“He looks like the devil.” Don’t even know why I said it. They didn’t look alike, outside of the glare. Spring 1999. Vince had set it off. On fire. Maybe that’s why “devil” came up. The first time I had ever really seen him play – had heard the name, but Toronto wasn’t exactly popping on the NBA scene – and immediately noticed the hops, the smoothness, the cool. The dude was raw. And yet, all I could say was, “He looks like the devil.” The devil. Oxymoron. Who would’ve ever thought the devil and Tracy McGrady would be used in the same sentence?
Birthday number 32 for him yesterday. 14 years in the league. 32 is young. But in this case, it’s old. It wasn’t supposed to go like this. Nah, this guy was different. 6-8. A condor wingspan. Splinter legs that could parachute 210 pounds. We’ve heard all the stories, like the time he dropped 38 and a sinister half-spin on Kobe, dropping Kobe. Or the playoff series against Milwaukee when he was so aggressive, so angry, that Glenn Robinson was scared to look at him. Or the 62 he dropped on Washington.
He was the rarest mix. Take some Penny and some Grant Hill and you mix ‘em up in a pot. Sprinkle a little LeBron on top. What do you got? You got the realest and illest killer who could’ve been the juggernaut of this, like it or not.
But along with injuries, part of the problem, as Yahoo! Sports says, was that he was too much of a natural.
But while McGrady’s abilities were awe-inspiring, his willingness to further cultivate them wasn’t, according to panelist and ESPN NBA analyst Jeff Van Gundy, who coached the Florida-born star with the Houston Rockets from 2004 through 2007.
Van Gundy estimated McGrady at “probably 1,000 hours of practice,” just one-tenth of Gladwell’s rule, a figure that elicited laughter from the crowd. Noting that McGrady was as close to he’s ever seen as a basketball natural, Van Gundy went on to say that T-Mac “should be a Hall of Fame player.”
“His talent was otherworldly,” Van Gundy said.
Van Gundy’s tone was echoed by his fellow panelist and former employer, Houston Rockets general manager Daryl Morey, who inherited McGrady when he took the Rockets’ reins in 2007.
After praising McGrady’s talents, Morey said, “I do think [that ability] got in the way of Tracy’s development.”
“Much of the game was so easy — you see this in the AAU level, where they have freakishly talented players,” he continued. “When it’s that easy to dominate at that young age because of your physical tools — his wingspan was freakish, his size was enormous, his IQ — my sense was, all that did get in the way of Tracy reaching his highest heights.”
Alas, people won’t remember the good times. They’ll talk about his first-round losses, his injuries, the way he left Orlando, giving up on the team and its coach, Doc Rivers, in 2004. They’ll talk about the stories of his work ethic, legendary for its invisibility.
Still, could McGrady make the Hall of Fame? Let’s look at the numbers: 18,108 career points (and counting) for a 20.4 average, and averages of 5.8 rebounds and 4.6 assists per game. Twice he led the league in scoring, and had a run of eight consecutive seasons where he averaged at least 21.6 points, five rebounds and 4.6 assists a game. He was considered at one point the best player in the league by many, and was consistently in the top 10 of the discussion for over half a decade. He was a seven-time All-Star, and made the All-NBA Team seven times. You know how many guys in NBA history have made the All-Star team at least seven times and aren’t in the Hall of Fame? Four. Larry Foust, Jack Sikma, Chet Walker and Jo Jo White. And none of them were ever in MVP and best-player-in-the-league discussions. All of the other eligible players are in.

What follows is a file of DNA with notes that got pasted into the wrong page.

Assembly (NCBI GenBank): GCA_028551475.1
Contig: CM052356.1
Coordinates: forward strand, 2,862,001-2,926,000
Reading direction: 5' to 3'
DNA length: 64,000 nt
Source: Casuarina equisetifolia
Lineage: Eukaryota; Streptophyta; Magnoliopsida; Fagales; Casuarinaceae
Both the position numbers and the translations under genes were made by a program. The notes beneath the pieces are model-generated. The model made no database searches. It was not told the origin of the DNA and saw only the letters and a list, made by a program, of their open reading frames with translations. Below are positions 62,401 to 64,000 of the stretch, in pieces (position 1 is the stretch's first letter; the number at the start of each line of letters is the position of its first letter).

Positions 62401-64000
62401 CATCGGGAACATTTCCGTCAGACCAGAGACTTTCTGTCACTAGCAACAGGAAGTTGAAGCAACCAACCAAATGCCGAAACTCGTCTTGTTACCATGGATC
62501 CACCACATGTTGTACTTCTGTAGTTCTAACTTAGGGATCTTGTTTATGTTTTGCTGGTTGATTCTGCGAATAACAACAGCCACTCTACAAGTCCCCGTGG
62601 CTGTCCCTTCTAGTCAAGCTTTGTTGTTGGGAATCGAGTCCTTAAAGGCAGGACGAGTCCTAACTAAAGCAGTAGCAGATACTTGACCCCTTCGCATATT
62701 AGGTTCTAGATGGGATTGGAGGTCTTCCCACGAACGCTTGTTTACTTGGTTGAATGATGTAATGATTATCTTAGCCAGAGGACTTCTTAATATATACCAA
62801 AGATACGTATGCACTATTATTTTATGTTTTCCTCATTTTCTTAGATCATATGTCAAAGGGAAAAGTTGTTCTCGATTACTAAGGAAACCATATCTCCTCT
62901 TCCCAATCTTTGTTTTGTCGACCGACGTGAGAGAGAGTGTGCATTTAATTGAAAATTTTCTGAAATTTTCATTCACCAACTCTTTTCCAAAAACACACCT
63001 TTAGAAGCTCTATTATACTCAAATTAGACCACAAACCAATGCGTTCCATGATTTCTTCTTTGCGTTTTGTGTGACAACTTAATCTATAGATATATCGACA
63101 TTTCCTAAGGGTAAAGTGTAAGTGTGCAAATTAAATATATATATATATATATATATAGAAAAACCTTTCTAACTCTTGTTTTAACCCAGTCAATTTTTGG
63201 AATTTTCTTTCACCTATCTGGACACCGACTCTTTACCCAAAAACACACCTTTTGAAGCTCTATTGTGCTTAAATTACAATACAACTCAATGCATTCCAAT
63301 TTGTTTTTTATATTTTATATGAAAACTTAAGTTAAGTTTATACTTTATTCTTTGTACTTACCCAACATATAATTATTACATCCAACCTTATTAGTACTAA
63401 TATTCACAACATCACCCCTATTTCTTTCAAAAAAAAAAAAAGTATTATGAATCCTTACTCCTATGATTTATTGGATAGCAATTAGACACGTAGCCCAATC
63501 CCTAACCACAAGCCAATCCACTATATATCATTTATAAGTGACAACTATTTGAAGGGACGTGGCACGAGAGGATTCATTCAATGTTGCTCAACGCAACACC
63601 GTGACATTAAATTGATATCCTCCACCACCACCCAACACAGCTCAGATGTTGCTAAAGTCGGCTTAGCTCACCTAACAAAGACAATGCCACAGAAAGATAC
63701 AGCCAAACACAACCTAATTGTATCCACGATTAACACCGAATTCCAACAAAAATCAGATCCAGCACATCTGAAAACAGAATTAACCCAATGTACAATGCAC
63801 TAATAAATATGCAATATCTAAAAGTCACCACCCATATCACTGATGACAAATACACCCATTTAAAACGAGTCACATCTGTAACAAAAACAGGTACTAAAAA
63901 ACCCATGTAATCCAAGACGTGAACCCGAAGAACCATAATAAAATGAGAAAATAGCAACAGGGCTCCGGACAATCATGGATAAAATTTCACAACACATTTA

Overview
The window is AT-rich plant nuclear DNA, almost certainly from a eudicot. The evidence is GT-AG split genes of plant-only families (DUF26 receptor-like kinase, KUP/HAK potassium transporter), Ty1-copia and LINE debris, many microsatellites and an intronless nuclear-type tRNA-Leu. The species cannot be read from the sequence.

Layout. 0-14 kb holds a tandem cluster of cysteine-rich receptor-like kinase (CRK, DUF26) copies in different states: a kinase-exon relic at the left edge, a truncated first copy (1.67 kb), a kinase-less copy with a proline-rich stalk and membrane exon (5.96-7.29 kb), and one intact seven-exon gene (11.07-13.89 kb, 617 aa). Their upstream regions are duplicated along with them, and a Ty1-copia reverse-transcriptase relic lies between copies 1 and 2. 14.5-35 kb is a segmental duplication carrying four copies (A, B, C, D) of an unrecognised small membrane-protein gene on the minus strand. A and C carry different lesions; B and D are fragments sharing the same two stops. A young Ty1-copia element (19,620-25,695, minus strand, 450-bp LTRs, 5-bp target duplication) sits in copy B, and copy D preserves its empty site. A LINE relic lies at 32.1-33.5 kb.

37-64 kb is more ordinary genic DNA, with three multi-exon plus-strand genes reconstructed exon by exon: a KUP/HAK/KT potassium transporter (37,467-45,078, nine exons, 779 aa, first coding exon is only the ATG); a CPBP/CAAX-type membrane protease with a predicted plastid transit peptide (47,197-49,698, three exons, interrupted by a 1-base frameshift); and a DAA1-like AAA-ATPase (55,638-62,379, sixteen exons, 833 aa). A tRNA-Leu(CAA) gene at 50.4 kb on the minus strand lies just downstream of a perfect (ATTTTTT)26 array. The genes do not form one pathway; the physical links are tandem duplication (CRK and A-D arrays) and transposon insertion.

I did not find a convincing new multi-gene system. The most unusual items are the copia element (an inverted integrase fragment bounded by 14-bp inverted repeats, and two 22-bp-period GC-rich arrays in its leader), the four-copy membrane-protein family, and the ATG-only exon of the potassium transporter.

Need a comparison? Check this out:
Player A: nine-time NBA All-Star, seven-times All-NBA (All-NBA First Team once), NBA scoring champion, 7,167 career rebounds, 2,677 career assists, amazing athlete, great offensive player, not considered a great leader, possible Top 50 player of all-time and Hall of Famer, was never in the conversation for best player in the league
Player B: seven-time NBA All-Star, seven-times All-NBA (All-NBA First Team twice), two-time NBA scoring champion, 5,122 career rebounds, 4,051 career assists, amazing athlete, great offensive player, not considered a great leader, at times was in the conversation for best player in the league
T-Mac is Player B. Dominique Wilkins is Player A (a guy who won just three playoff series himself).
Obviously, arguments will all come down to team success. McGrady was never a winner, never even made it out of the first round. He’s the only scoring champion to never win a playoff series. But exceptions should be made, and ‘Mac might be one. T-Mac is fifth all-time in playoff scoring (28.5 ppg), and even though he hasn’t won a series, 38 playoff games is a pretty large sample. Once McGrady left VC’s shadow, he never once averaged less than 25.3 a game in a playoff series. These weren’t hollow stats either. In close-out games in Orlando and Houston, despite all of the losses, McGrady put up 29.5 ppg, 5.7 rpg and 7.5 apg. First-round series don’t mean as much as deeper playoff appearances, but when the only names you can be compared to statistically are Michael Jordan, LeBron James and Jerry West, then that means something.
Now that T-Mac has just turned 32 years old, and appears to be close to finishing out his career – maybe, just maybe he has a little of that Grant Hill magic – what will his legacy be? Hopefully McGrady will hook on with a contender this summer and advance in the playoffs in a bench role. But what will people remember about him? Hopefully, we’ll remember him for what he was and not what he could’ve been. Because then, it just gets sad.
Will T-Mac make the Hall of Fame one day?
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